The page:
Nikki Werner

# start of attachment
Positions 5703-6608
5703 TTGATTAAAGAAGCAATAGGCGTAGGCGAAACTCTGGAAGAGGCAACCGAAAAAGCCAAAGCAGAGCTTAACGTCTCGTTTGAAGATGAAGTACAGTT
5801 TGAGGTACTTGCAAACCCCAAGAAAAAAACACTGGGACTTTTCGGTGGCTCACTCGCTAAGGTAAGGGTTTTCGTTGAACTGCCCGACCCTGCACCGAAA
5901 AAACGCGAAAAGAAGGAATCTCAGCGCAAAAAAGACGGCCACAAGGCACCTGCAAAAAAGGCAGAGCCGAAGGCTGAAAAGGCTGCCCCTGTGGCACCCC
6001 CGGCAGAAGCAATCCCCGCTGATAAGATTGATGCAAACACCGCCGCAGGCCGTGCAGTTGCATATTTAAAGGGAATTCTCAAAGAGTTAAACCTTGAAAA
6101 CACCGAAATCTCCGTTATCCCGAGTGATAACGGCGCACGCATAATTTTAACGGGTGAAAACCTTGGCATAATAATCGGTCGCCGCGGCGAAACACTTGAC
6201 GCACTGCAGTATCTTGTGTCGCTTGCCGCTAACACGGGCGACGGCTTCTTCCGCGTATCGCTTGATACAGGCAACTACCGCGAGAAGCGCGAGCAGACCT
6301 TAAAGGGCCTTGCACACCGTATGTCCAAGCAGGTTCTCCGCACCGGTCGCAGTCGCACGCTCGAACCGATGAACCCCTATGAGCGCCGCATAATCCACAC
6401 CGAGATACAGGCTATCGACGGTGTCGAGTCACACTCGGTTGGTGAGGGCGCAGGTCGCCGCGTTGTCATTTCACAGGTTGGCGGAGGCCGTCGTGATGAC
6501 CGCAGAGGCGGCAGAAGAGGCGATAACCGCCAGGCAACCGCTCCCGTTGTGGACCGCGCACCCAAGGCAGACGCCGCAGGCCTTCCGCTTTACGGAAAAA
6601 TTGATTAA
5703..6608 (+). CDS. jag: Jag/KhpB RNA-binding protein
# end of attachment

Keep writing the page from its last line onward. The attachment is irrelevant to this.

Nikki is a well-regarded, Cape Town- based food writer and food stylist, and she often makes lemon marmalade, zwetschgenkuchen (plum cake) and tomato sauce for pasta from her garden. heimatgefuhl.com How did you start your garden? A kitchen-garden landscaper set up the foundation, plotting the beds, providing a good base by laying down manure and straw, starting a compost heap and setting up a worm farm. What was the first thing you grew? In this garden, courgettes. My partner Brandon and I just scattered the seeds and waited to see what would happen. The plants were so prolific it resembled something out of Little Shop of Horrors! What would you suggest as a starting point? Observe the area you’re going to sow, see how the sun moves throughout the day and plant accordingly. Have a long-term plan and incorporate pathways that allow you to access the plants when harvesting. Best thing about your garden? It’s about falling in with nature’s rhythm: when a plum is perfectly ripe, there’s no putting it off. It determines what happens in my kitchen, and I can grow ingredients that aren’t always readily available, or those best eaten as fresh as possible. HELENE’S KAFFEE-UND-KUCHEN CHEESECAKE This is a cake my German relative, Helene, bakes when her family gathers for kaffee und kuchen (coffee and cake) on a Sunday afternoon. I’ve adopted the recipe and love that the fruit filling changes according to the seasons – apples in autumn, rhubarb in spring and cherries in summer. • 250–300g rhubarb stems, cut into 2cm pieces • a small handful of strawberries • 250g caster sugar • zest of 2 oranges • 100g butter, softened • 100g sugar • 1 egg • 200g f lour • 1t baking powder • 3T ground almonds or hazelnuts • 500g creamed cottage cheese • 3 eggs, separated • 150g sugar • 1t vanilla extract • icing sugar and whipped cream to serve Preheat the oven to 180ºC. Place the rhubarb in a baking dish with the strawberries, caster sugar and orange zest. Cover tightly with foil and bake for 20 to 30 minutes – the rhubarb should be soft but still holding its shape and the sugar should have turned to a pink syrup. Drain the syrup and reserve for another use. Leave the rhubarb to cool slightly. Lightly grease the sides of a 23cm springform tin and line the base with baking paper. For the pastry, cream the butter and sugar together and beat in the egg. Mix the baking powder into the flour and add to the butter mixture. Bring together to form a soft dough. Tip the dough into the tin and press it outwards and up the sides to form the crust. Sprinkle the ground nuts over the base and spoon the fruit over. For the filling, mix the creamed cottage cheese, egg yolks, sugar and vanilla extract until smooth. Beat the egg whites until soft peaks form. Mix a spoonful of the egg whites into the topping mixture to loosen, then fold through the mixture. Spoon the topping over the rhubarb and bake for 50 minutes. (Check the cake after 10 to 15 minutes and if the top is browning too quickly, cover with a piece of foil.) Allow to cool, release from the tin and dust with icing sugar. Serve with whipped cream. Note: If using apples instead of rhubarb, peel and cut into smallish pieces; or if using cherries, simply pit them – there’s no need to pre-cook them.